During her time at KKTV, Benninghoff became something of a local media icon, winning awards from the Colorado Broadcaster’s Association and founding the Pikes Peak Chapter of the American Women in Radio and Television.
Benninghoff’s time at KKTV was that of a changemaker – oftentimes just by being there, just for showing up.
“When I started at KKTV, there were certain roles that women couldn’t do, weren’t allowed to do. Men were worried about the language that women might hear in certain areas of the workplace,” she remembers.
“In a sense women couldn’t do something until one of us just did it, and I was proud to be that woman at KKTV who just did the work.”
Known to Colorado Springs viewers for her reporting and her daily 30-minute talk show that aired five days a week for years, Benninghoff later began teaching advanced television production at Pikes Peak Community College and then the University of Colorado at Colorado Springs — fulfilling her ambition from earlier years to share her passion for learning and critical thinking.
Moving on from KKTV, Benninghoff shifted fields and sectors (“and paychecks,” she says) by serving for three seasons as the executive director of the Colorado Opera Festival, from 1983 to 1985.
“The opera festival actually started at CC in the early 1970s,” she explains. “It was part of a Summer Session program, initially.”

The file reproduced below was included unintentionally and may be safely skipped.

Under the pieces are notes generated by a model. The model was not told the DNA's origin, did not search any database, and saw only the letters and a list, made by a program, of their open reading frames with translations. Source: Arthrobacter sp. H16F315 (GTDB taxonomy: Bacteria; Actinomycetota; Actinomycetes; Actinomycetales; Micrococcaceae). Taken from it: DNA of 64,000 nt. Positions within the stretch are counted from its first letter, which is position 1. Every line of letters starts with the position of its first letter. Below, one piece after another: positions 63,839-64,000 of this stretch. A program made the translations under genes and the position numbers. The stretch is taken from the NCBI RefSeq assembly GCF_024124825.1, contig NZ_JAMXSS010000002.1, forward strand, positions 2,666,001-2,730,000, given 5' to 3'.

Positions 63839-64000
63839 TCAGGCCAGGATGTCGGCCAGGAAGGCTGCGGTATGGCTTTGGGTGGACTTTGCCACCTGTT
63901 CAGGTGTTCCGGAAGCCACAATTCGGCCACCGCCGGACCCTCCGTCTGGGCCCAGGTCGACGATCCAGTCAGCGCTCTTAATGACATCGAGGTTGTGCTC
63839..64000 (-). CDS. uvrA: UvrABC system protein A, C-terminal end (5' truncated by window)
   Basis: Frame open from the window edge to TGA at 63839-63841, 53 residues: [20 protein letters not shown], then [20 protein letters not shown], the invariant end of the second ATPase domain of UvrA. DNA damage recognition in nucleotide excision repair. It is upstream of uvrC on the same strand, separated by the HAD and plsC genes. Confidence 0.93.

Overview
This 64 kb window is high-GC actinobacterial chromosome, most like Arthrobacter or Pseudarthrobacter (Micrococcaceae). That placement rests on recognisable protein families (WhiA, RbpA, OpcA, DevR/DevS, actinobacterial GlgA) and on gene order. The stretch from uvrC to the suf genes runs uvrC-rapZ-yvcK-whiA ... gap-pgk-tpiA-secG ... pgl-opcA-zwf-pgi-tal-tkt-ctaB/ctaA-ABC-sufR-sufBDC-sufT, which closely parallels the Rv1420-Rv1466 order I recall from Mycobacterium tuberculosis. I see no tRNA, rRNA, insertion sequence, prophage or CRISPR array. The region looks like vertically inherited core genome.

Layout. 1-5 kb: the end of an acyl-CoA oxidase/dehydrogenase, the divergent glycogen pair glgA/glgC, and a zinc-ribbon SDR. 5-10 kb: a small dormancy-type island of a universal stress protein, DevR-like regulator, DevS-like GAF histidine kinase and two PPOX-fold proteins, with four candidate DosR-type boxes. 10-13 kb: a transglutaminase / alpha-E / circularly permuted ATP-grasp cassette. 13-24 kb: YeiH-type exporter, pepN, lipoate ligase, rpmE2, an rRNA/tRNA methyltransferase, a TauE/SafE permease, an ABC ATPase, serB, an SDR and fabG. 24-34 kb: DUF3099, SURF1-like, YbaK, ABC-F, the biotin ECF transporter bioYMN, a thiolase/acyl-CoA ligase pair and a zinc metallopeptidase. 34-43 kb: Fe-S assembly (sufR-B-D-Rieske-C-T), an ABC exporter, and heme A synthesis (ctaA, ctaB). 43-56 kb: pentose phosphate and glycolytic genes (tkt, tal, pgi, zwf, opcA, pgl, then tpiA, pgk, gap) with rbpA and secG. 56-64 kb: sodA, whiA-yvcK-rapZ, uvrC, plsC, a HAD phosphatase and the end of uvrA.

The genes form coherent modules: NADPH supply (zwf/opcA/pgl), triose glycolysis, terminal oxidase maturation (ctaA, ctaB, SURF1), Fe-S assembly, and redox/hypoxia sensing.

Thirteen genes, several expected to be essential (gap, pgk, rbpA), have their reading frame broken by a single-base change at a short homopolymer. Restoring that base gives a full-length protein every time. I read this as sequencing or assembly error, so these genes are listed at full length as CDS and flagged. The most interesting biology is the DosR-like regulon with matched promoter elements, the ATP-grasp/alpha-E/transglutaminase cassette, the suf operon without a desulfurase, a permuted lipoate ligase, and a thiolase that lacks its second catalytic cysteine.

“That job was the hardest job I’d ever had. We had to upscale from 700-seat Armstrong Theatre at CC to the newly built 2,000-seat Pikes Peak Center. Selling tickets in that quantity was tough work. We tried to convince people that liking opera was okay to do, so we put on a lot of the classic operas to attract attention.”
One day, Benninghoff got a call from her friend Barbara Yalich ’53, informing her that a role had opened up at CC — the director of alumni relations.
“I had lunch with Barb and Dick Chamberlain, then the VP for development, and they offered me the role. I’d never, ever thought I’d work at CC. As a student, you never really understand that there are staff there as well as faculty and students; administrative roles just don’t come into your world that often.”
Beginning her new role at CC on December 9, 1985, Benninghoff reacquainted herself with a college in transition.
“Barb had fought through the processes of creating the Tutt Alumni House, but during my first week we were still in Cutler Hall — packing up the office to move. That second week, we moved into Tutt House, then had Winter Break and then settled into Tutt properly in January,” Benninghoff recalls.